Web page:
Tuesday, 11 September 2012

Air-travel Guidelines

Its funny how time in an airport passes. Correction. Its funny how the passing of time in an airport can vary so much based on what phase of life you are in.  And by funny I mean bewildering. 

I remember when I could enjoy airport bars, meander through duty-free smelling all the different fragrances, browse souvenirs and stand reading books and magazines in the shops while waiting for my plane to start boarding.  Footloose and fancy free is what they would call a young me, childless and unaccountable to everyone.  But we never know how precious this time is until we are given hindsight.  Oh if I could have told my 22 year old self how lucky she was to experience every airport leisure to its full potential!  Alas, I am now in a life-phase where airports require tact and strategy.

My child is a frequent flier.  His heavily stamped passport indicates he has been overseas 6 times before the age of 2, as well as numerous domestic flights.  We have strategy down-pat……… theoretically. 
For instance.
Sleep times and warm bottles are timed around taxi and take-off; nothing like the combination of a full belly and the thundering jet engine rumble to lull a child to sleep. 

Old toys will not be enough of a distraction to stop a child getting grumpy and impossible in a very long customs line.  Only new, never-before-seen by the child, wrapped up toys will allow such success in prolonged distraction of the toddler.  This was an idea I got from a friend – and what she said was, “if the child is well-behaved, give him a new toy to unwrap and play with, this will encourage more good behaviour.”  But I’m sure she meant to say “when the child is not co-operating, use the new toy as bribery and coercion”.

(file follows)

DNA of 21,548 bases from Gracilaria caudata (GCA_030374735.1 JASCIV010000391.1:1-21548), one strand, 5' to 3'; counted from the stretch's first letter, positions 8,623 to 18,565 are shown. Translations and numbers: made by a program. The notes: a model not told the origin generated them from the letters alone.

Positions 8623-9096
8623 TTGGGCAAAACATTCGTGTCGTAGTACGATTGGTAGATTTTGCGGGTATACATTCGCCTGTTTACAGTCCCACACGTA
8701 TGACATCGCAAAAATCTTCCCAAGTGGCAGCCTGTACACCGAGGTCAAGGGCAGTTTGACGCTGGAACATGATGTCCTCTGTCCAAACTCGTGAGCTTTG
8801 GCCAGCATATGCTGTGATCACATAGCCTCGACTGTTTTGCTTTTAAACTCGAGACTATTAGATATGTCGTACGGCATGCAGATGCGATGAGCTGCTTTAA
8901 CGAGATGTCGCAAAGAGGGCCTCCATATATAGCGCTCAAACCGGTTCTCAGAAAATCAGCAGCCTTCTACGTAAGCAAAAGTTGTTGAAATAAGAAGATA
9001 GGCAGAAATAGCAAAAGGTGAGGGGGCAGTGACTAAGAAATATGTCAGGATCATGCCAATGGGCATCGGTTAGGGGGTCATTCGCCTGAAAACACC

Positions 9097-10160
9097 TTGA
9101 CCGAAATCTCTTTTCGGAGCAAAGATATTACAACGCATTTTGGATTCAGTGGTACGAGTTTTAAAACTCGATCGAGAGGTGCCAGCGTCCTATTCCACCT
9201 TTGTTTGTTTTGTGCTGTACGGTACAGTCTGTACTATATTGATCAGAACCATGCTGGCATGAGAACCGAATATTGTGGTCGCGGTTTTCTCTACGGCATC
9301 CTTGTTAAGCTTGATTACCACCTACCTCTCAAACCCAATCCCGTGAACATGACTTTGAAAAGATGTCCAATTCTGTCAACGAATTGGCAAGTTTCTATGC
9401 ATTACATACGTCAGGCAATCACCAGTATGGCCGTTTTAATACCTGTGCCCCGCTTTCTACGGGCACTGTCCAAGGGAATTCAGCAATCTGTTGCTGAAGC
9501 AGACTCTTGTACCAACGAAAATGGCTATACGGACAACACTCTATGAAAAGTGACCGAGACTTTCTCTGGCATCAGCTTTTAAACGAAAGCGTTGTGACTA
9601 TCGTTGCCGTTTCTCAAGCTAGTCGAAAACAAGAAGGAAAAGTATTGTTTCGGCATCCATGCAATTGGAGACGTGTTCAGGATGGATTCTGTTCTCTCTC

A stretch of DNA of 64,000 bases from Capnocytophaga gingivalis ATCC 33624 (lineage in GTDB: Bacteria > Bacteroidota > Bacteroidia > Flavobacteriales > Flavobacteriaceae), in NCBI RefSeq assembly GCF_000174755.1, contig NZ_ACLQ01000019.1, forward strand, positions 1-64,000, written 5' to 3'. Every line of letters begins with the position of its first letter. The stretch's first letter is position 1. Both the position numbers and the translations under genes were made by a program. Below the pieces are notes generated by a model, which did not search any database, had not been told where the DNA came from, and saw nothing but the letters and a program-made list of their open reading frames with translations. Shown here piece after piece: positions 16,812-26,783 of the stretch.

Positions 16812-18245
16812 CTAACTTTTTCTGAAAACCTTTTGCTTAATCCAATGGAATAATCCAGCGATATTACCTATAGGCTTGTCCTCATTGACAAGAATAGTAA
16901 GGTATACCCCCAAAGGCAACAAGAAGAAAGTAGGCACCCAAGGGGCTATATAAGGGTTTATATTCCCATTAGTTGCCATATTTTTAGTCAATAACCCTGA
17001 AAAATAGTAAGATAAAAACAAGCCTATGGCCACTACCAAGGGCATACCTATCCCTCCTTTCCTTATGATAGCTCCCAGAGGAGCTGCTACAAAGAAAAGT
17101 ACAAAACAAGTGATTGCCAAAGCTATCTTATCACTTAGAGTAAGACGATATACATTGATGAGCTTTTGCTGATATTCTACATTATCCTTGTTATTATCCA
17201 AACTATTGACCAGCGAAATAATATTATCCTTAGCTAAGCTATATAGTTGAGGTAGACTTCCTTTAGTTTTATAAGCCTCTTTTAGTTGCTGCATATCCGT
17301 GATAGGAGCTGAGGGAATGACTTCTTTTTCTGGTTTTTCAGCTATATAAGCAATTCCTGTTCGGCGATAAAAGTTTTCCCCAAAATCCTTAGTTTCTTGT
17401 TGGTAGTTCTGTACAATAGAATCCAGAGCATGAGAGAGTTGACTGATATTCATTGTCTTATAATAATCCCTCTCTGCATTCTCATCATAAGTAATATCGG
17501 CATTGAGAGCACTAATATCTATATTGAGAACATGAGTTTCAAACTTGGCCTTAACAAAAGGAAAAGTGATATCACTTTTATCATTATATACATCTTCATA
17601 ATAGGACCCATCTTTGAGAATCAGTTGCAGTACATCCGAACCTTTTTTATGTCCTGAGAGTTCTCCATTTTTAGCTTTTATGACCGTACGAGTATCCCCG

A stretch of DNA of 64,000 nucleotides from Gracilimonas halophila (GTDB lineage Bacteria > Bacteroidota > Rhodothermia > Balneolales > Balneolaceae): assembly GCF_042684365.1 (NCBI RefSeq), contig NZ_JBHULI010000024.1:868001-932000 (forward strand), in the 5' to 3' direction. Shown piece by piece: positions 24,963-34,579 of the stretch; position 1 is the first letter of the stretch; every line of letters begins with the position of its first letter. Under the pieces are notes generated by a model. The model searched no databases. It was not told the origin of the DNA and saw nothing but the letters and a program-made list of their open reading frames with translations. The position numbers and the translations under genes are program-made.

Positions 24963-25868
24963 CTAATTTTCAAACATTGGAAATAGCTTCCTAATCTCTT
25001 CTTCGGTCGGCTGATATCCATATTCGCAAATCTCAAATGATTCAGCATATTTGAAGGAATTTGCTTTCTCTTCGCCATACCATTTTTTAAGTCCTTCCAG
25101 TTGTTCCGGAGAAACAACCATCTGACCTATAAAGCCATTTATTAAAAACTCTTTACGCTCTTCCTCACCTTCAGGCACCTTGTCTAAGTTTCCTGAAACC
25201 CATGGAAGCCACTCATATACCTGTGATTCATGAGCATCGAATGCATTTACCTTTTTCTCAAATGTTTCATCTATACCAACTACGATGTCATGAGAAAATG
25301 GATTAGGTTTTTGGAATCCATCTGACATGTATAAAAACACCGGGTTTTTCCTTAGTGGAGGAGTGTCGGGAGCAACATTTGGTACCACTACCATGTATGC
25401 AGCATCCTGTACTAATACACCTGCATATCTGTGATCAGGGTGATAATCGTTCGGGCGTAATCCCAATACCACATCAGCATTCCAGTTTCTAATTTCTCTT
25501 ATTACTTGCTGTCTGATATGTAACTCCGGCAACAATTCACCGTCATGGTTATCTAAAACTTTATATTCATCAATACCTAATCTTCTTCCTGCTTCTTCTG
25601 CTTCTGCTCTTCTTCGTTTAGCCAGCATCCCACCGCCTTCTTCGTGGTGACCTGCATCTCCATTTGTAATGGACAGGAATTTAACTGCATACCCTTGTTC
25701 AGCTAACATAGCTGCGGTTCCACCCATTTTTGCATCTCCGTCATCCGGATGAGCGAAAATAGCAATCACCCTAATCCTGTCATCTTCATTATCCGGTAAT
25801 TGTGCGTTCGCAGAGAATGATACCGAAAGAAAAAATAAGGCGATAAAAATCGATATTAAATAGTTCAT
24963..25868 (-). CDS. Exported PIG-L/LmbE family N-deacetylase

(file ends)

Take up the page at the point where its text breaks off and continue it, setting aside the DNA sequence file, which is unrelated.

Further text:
Do not, I repeat DO NOT attempt duty free shopping with a toddler.  They will reach for expensive perfume bottles, vintage whiskeys, and jars of La Prairie moisturiser at lightning speed, causing acute heart failure triggered by the thought of the cost of replacing these broken items.  Along with that is the war you will have to wage on the child when denying them all the temptingly packaged candy that sits gleaming on the shelves and counters.

If the child is anywhere over 18 months, do not attempt to travel without an ipad. Parenting, especially in public domain, without tablets or touch phones, is archaic and just plain hard. Just don’t do it.

It is OK to suck the orange Dorito residue off your child’s fingers before he has a chance to touch your clothing while waiting to check-in for a flight and the wipes are out of reach.  Speaking of wipes, it is also OK to shove a hardly-dirty wipe back into the pack for re-use, so long as it has not been used in nappy-changing circumstances.

When a child is crying, or better yet – screeching inconsolably for most of the long-haul flight across the pacific, rejoice and be happy that it belongs to someone else.  There was a time when this was your child, and you wanted to open the door and jump.

If your row is full, let your child annoy and clamber over the other passengers.  Chances are they will kick up a stink, especially if they are elderly East Indian folks, and a sympathetic flight attendant will bump them to a spare seat in business class, thus allowing a free seat for said child and breathing room for the verging-on-insanity mother.  This is a far cheaper option than just buying a seat for the toddler.

Although it may be tempting to take all offers of coffee and wine offered, use caution.  Remember, you do not have the luxury of a nappy like the child does, and once he’s asleep you mustn’t dare move and risk wake him from his slumber just to go to the toilet.  Dehydration is a preferable option.

Most importantly, observe the family with two teenagers armed with handheld entertainment devices.  Note how peacefully they are travelling.  Also have a look at the elderly couple, tidily dressed, hair in place, not breaking a sweat.  Yes, the ones turning their noses up at you and your snotty-nosed child.  Remember that this life-phase will not last forever, and peaceful travel will someday again be a reality.

Thursday, 6 September 2012

Unfounded Fears